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Researchers at UCLA and the California NanoSystems Institute (CNSI), along with colleagues in academia and industry, have taken a role in examining the current understanding of the nano-bio interface. The team has worked to identify the potential risks of engineered nanomaterials and to explore design methods that will lead to safer and more effective nanoparticles for use in a variety of treatments and products.
More than 800 products-including clothes, skin lotions and cleaning products-claim to have at least one nanocomponent, and therapeutic nanocarriers have been designed for targeted drug delivery inside the human body. Human exposure to nanomaterials raises some important questions, including whether these nano-bio interactions could have adverse health effects.
In a research review published in the July issue of Nature Materials, the team provides a comprehensive overview of current knowledge on the physical and chemical properties of nanomaterials that allow them to undergo interactions with biological molecules and bioprocesses.
“What we have established here is a blueprint that will serve to educate the first generation of nanobiologists,” said Andre Nel, Ph.D., leader of the team and chief of the division of nanomedicine at the David Geffen School of Medicine at UCLA and the CNSI.
Despite advances in nanoscience, relatively little is known about the intracellular activity and function of engineered nanomaterials, an area of study particularly important for the development of effective and safe nanoparticle drug delivery systems. Much of the current knowledge derives from the study of tagged or labeled nanoparticles and their effects on cells after cellular uptake, without any detailed understanding of what these interactions may lead to, whether good or bad.
The review article examines the variety of ways in which nanomaterials interface with biological systems and presents a roadmap of the physical and chemical properties of the materials that could lead to potentially hazardous or advantageous interactions at the nano-bio interface. A better understanding of the biological impact, combined with appropriate stewardship, will allow for more informed decisions about design features for the safe use of nanotechnology.
In addition to Nel, the team included Tian Xia, a researcher in UCLA's nanomedicine division; Eric Hoek, UCLA associate professor of civil and environmental engineering; Lutz Mädler of the University of Bremen; Darrell Velegol of Penn State University; Ponisseril Somasundaran of Columbia University; Fred Klessig of Pennsylvania Bio Systems; Vince Castranova of the National Institute for Occupational Safety and Health; and Mike Thompson of FEI Co.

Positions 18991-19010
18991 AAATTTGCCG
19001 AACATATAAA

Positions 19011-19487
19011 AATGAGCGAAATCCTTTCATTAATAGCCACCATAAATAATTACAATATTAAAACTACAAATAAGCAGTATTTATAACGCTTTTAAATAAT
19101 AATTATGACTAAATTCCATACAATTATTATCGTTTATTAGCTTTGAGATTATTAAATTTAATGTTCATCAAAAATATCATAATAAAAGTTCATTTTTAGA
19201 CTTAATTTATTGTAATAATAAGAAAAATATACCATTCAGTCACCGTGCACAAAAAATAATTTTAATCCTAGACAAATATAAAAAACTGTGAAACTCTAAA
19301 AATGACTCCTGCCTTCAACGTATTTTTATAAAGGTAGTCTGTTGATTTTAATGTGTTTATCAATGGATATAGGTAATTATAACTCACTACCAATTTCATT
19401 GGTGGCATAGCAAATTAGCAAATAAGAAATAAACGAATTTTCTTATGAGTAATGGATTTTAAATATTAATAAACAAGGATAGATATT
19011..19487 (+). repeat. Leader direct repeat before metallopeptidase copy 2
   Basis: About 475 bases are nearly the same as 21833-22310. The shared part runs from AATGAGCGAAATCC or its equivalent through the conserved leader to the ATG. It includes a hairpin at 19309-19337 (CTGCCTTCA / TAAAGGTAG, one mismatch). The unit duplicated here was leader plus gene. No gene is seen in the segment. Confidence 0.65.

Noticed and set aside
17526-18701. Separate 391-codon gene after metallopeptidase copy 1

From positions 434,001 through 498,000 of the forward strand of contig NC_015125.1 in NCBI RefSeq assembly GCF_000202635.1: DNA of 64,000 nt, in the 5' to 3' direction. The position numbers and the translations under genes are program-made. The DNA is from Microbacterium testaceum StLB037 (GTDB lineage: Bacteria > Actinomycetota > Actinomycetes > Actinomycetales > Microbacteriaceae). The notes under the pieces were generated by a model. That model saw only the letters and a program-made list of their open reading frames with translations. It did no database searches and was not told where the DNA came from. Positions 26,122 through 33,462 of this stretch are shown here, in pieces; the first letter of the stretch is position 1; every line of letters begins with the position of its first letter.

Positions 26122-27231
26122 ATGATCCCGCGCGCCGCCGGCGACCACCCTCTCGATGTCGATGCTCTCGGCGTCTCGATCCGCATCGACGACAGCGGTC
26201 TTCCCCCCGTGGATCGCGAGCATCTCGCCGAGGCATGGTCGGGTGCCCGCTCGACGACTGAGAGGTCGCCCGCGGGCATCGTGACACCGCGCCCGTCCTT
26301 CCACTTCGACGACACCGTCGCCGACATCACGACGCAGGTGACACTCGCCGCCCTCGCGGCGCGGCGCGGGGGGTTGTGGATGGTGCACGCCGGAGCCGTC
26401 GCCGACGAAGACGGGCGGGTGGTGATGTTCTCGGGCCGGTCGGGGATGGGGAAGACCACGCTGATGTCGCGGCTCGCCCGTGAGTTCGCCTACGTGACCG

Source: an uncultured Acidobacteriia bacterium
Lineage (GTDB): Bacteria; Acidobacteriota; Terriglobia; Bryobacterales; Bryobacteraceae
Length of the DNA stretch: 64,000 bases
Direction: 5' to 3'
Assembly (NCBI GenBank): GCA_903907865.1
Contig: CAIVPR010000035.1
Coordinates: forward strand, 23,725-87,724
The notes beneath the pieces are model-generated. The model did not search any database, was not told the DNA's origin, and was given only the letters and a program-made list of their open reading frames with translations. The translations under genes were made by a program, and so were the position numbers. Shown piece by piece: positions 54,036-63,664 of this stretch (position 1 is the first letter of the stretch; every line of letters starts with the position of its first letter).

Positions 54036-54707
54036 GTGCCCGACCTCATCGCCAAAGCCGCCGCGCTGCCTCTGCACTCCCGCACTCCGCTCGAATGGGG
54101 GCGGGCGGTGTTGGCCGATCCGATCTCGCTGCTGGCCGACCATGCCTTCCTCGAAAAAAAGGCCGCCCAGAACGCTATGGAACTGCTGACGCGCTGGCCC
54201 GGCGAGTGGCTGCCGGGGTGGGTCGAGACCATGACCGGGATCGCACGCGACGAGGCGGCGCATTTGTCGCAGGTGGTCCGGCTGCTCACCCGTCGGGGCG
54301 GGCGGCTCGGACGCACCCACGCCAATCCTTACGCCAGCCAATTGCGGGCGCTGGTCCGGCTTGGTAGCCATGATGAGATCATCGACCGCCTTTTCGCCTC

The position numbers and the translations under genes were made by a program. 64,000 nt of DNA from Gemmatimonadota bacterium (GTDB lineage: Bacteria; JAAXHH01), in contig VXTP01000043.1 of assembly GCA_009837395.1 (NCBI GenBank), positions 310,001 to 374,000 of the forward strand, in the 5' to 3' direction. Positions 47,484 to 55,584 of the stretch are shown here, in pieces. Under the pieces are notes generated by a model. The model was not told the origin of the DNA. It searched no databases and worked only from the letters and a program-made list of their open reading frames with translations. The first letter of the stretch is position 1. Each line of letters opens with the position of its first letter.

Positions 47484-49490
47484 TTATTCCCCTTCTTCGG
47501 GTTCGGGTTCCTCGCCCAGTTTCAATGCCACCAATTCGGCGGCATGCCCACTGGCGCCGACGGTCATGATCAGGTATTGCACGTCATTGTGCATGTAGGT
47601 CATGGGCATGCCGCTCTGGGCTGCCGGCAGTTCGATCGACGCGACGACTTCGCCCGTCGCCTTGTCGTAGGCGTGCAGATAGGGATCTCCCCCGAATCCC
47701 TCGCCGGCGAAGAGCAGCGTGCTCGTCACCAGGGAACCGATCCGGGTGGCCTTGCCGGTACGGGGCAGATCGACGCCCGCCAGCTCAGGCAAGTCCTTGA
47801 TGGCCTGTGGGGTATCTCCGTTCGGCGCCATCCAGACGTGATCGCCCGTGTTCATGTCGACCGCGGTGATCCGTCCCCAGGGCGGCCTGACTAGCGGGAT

“We are committed to ensuring that nanotechnology is introduced and implemented in a responsible and safe manner,” said Nel, who also directs the Center for Environmental Implications of Nanotechnology, which is funded by the National Science Foundation and the U.S. Environmental Protection Agency and is headquartered at the CNSI. “Based on our rapidly improving understanding of nano-bio interactions, we have done a thorough examination of the literature and our own research progress to identify measures that could be taken for safe design of nanomaterials. Not only will this improve the implementation and acceptance of this technology, but it will also provide the cornerstone of developing new and improved nanoscale therapeutic devices, such as drug-delivering nanoparticles.”
The review article spotlights several important research advancements:
- A classification of the interactions when nanomaterials contact and bind to biological systems will help scientists understand how manmade materials may react when exposed to cells, tissues and various life forms in different natural environmental contexts.
- When nanomaterials enter a biological fluid (e.g., blood, plasma or interstitial fluid), the materials' surface may be coated with proteins. Understanding how these protein layers change the properties of the nanomaterials and the ways in which they interact in the body can provide valuable information on how to alter the protein coatings to allow for targeted delivery of nanomaterials to specific tissues, such as in cancer treatments.
- Physicochemical properties such as size, charge, shape and other characteristics could greatly affect the ability of nanomaterials to enter a cell; this could determine whether a material can be useful in nanomedicine applications or could cause harm if taken in by life forms in an ecosystem or food chain.
- Nanoparticles can elicit a wide range of intracellular responses, depending on their properties, concentrations and interactions with biological molecules. These properties and their relationships to cellular function can induce cellular damage or induce advantageous cellular responses, such as increased energy production and growth.
“Instead of waiting for knowledge to unfold randomly, we can already begin to view the events at nano-bio interface as a discoverable scientific platform that can be used for setting up a deliberate inorganic-organic roadmap to new, better and safer products,” said Nel. “What we can identify by understanding the rules that shape the nano-bio interface will have a massive impact on the ability to develop safe nanomaterials in the future.”
Visit www.ucla.edu for more information.